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    What do we do?

    Astrobites is a daily astrophysical literature journal written by graduate students in astronomy. Our goal is to present one interesting paper per day in a brief format that is accessible to undergraduate students in the physical sciences who are interested in active research.
    Why read Astrobites?

    Reading a technical paper from an unfamiliar subfield is intimidating. It may not be obvious how the techniques used by the researchers really work or what role the new research plays in answering the bigger questions motivating that field, not to mention the obscure jargon! For most people, it takes years for scientific papers to become meaningful.
    Our goal is to solve this problem, one paper at a time. In 5 minutes a day reading Astrobites, you should not only learn about one interesting piece of current work, but also get a peek at the broader picture of research in a new area of astronomy.

     
  • richardmitnick 1:11 pm on June 17, 2018 Permalink | Reply
    Tags: , , Astrophysics, , , Hayabusa2,   

    From NASA Spaceflight: “Sample return mission Hayabusa2 approaching Asteroid Ryugu” 

    NASA Spaceflight

    From NASA Spaceflight

    June 15, 2018
    Justin Davenport

    1
    The Japanese asteroid sampling mission Hayabusa2, launched on December 3, 2014 aboard an H-IIA rocket from Tanegashima, Japan, has nearly completed its long flight to asteroid Ryugu (formerly 1999 JU3) after a five year mission and an Earth flyby.

    The mission was approved as a follow-on to the Hayabusa mission which became the first probe to sample an asteroid when it landed on the young “rubble pile” asteroid Itokawa, though the mission had its share of problems.

    The Hayabusa mission to Itokawa had problems with one of its four ion engines from the start of the mission after a solar flare damaged the craft and two reaction wheels failed before its approach to Itokawa.

    The hopper that was supposed to land on the surface missed the asteroid and flew off into deep space, the sampling mechanism did not function properly, and although Hayabusa was able to land on Itokawa, it suffered thruster leaks and another ion engine failed during the trip home, and contact was lost for several weeks after the second landing on Itokawa, delaying Hayabusa’s departure to Earth.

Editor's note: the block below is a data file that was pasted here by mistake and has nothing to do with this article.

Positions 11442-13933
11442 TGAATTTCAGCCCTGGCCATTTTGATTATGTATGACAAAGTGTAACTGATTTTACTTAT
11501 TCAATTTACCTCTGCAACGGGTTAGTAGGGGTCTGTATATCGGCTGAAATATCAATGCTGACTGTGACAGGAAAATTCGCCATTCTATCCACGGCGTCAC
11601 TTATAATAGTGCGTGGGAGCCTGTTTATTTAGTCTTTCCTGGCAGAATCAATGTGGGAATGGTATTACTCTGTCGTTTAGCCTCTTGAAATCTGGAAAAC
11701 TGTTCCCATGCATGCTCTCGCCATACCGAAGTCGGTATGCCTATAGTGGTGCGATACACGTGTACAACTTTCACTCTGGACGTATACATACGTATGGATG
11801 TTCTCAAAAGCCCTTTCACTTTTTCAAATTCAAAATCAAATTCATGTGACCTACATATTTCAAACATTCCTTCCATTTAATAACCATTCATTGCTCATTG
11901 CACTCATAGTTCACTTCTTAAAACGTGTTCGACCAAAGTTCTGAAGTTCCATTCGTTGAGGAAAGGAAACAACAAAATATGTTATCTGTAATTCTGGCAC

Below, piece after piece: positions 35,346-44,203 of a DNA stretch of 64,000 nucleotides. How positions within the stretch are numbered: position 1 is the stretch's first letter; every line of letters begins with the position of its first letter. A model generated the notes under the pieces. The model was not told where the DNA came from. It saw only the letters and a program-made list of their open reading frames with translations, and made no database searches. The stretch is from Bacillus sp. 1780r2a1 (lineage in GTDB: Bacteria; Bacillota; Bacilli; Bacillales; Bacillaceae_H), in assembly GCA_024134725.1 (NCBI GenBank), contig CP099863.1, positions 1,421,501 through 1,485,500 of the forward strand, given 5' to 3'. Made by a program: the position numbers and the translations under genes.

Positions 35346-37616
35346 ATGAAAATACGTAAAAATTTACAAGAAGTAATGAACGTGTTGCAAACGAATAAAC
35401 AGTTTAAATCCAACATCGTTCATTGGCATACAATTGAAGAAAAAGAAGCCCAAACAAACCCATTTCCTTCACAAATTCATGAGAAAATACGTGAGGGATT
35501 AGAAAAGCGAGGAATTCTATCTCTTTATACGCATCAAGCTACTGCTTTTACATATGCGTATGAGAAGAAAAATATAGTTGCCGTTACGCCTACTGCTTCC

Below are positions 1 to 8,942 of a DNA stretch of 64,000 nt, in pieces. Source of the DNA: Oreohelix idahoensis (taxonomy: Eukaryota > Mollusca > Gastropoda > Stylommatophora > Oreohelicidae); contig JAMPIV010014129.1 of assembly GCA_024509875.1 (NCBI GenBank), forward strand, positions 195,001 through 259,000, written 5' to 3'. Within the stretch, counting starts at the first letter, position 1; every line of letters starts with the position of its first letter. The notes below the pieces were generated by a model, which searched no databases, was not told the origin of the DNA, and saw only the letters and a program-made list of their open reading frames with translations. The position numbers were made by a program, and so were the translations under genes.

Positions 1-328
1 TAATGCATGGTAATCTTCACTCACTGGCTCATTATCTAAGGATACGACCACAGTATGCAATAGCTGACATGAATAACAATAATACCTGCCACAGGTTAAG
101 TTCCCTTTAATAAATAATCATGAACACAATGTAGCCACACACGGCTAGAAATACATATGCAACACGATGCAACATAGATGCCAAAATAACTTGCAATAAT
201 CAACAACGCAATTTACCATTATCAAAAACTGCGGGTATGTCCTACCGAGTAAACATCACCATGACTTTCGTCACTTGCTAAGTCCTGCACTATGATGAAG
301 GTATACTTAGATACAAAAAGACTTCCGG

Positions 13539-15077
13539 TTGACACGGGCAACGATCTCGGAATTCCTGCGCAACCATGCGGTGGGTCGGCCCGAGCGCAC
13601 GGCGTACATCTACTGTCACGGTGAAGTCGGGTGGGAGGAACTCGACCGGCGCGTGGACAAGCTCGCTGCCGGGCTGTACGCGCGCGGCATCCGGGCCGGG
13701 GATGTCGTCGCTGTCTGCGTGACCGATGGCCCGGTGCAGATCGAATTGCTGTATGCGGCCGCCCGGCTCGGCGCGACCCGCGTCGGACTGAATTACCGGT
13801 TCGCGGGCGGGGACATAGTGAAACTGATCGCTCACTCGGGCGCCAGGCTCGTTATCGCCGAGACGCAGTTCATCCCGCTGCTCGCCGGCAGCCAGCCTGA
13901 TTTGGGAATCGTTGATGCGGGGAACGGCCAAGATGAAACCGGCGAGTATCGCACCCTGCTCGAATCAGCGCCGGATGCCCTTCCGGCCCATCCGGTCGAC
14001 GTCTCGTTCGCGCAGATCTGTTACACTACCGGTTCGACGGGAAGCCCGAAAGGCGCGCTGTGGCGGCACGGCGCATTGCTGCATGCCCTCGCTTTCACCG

Despite this, 1,500 microscopic samples from Itokawa were successfully returned and examined after the capsule landed in the Woomera test range in Australia in 2010.

    The Hayabusa2 follow-on has one more reaction wheel (to make four) and improved, higher thrust ion engines, along with a backup asteroid sampling system, and the spacecraft is in good health so far.

    Hayabusa2 is a 600 kilogram (1300 pound) spacecraft that is based on the Hayabusa craft, with some improvements.

    It is powered by two solar panels and uses an ion engine with xenon propellant as its main propulsion source. The ion engine technology was first used in the Deep Space One experimental spacecraft in the late 1990’s and also has been successfully used in the Dawn asteroid probe as well.

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    Hayabusa2 IKON engines. JAXA

    Although the thrust is very low it is continuous and can be used to propel a spacecraft to very high velocities over time, very efficiently.

    The craft also features thrusters and four reaction wheels to maintain its position in space as well as four auxiliary lander/hopper craft, a sub-satellite, and an impactor, along with sampling mechanisms, a full suite of science instruments and a reentry capsule to return samples to Earth.

    The Hayabusa2 mission is intended to image and sample the asteroid 1999 JU3, discovered in May 1999, now known as Ryugu, and to return samples of the asteroid, including samples excavated from an impactor to collect materials from under the surface, to Earth for analysis in laboratories.


    Besides the primary and backup sample collectors, the mission includes three MINERVA “hoppers” similar to the one used on the original Hayabusa mission that will land at several locations on the surface to study these locations with cameras and thermometers.

    An impactor (SCI) with a 2 kg pure copper lump (Liner) will be used to excavate a crater on the surface, and there will be a sub-satellite that will be released to observe the impact.

    The main imaging instrument is the ONC (Optical Navigation Camera) which has telephoto and wide-angle modes, and which is being used right now to provide optical images of Ryugu, which are being used to navigate Hayabusa2 safely to the asteroid. Once at Ryugu, this instrument will image the surface.

    Other instruments that will be used are the TIR (Thermal Infrared Camera) which will measure the asteroid’s surface temperature, the NIRS3 (Near Infrared Spectrometer) which will check the distribution of minerals on the surface using the 3 micron band, and the laser altimeter (LIDAR) which measures the distance between the spacecraft and the asteroid.

    International contributions include a small robotic lander (10 kilograms or 20 pounds) called MASCOT that is a joint venture of DLR (Germany) and CNES (France), while NASA is providing communications through the Deep Space Network.

    NASA Deep Space Network

    3
    MASCOT. DLR

    MASCOT’s purpose is to provide extremely detailed mineralogical and geological surveys of the asteroid’s surface, providing up to 16 hours of data with a battery set to last 2 asteroidal days, and will use four instruments (MicrOmega – a hyperspectral microscope, MAG – a magnetometer, CAM – a camera, and MARA – a radiometer) to do this.